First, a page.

1. A powder dispenser comprising a container adapted to hold a supply of powder; a hollow powder barrier within said container having a lower end engaging the bottom thereof, said barrier having a side wall provided with port means therethrough establishing communication between the interior of said barrier and the portion of said container outside of said barrier for admitting powder to said barrier; a powder discharge conduit separate from said barrier having an entrance in said barrier spaced from said side wall, said conduit extending downwardly from said entrance to the outside of the dispenser; and a gas injector extending downwardly into said powder discharge conduit through said entrance in spaced relation to the internal wall thereof.
2. In a powder dispenser, a closed container having top, side, and bottom; a. false bottom adapted to support a body of powder closely fitting said side and bottom, said false bottom partitioning said container into upper and lower chambers; means for introducing gas under pressure into said upper chamber; and a pressure equalizing conduit extending from said lower chamber to a position near the top of said upper chamber so located as to be above the level of powder therein.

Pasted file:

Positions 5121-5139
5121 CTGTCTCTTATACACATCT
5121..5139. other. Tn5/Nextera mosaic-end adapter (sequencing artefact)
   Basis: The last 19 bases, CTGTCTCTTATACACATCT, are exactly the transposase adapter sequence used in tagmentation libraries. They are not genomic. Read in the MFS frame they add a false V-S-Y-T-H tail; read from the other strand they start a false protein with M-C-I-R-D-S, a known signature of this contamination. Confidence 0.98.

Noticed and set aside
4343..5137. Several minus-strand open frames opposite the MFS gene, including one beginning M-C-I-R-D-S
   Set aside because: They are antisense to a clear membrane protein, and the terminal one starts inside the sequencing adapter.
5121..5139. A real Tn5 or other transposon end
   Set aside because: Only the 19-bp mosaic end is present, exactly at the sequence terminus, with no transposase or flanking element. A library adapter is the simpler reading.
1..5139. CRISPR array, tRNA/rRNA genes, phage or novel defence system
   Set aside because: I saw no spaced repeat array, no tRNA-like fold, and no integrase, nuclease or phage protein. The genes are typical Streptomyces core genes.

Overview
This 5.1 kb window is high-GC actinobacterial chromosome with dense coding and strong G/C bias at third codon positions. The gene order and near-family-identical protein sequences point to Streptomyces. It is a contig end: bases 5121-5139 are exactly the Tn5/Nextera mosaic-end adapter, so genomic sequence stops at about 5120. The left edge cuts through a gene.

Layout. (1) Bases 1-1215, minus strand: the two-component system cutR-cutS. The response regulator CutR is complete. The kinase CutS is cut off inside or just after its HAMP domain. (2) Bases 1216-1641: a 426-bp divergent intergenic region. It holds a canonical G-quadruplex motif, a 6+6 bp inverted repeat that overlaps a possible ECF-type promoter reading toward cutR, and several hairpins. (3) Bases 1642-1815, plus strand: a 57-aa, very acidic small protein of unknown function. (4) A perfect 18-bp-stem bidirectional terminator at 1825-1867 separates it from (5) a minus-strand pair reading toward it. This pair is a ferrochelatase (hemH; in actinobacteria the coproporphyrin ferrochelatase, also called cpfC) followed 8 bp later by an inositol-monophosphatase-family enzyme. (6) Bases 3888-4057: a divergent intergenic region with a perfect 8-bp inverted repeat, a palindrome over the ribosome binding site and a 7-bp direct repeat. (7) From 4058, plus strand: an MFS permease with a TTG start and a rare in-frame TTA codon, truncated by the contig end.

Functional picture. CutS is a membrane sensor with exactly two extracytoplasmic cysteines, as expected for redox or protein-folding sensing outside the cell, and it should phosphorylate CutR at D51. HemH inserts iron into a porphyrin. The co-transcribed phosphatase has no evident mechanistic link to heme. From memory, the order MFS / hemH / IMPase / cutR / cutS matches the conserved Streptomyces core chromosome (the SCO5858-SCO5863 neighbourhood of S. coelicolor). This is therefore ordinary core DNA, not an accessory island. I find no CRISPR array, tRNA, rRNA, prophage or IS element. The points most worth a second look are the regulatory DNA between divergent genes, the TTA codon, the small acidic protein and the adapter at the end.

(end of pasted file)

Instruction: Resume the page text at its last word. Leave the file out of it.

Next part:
3. A powder dispenser comprising a closed container having a top, side, and bottom; a hollow dome within said container adjacent to said bottom, said dome having a side wall provided with port means establishing communication between the interior of said dome and the portion of said container outside of said dome for admitting powder to said dome; a false bottom in said container closely fitting said side and bottom for supporting a body of powder, said false bottom sloping inwardly and downwardly toward said dome for guidingpowder thereto, and said false bottom partitioning said container into upper and lower chambers; a powder discharge conduit having an open upper end in said dome spaced from said side wall, said conduit extending downwardly from said open end to the outside of said dispenser; a gas injector extending downwardly into said powder discharge conduit through the open end thereof; means for introducing gas into said container near the top thereof above the level of such powder; and a pressure equalizing conduit extending from said lower chamber to a position near the top of said upper chamber so located as to be above the level of such powder.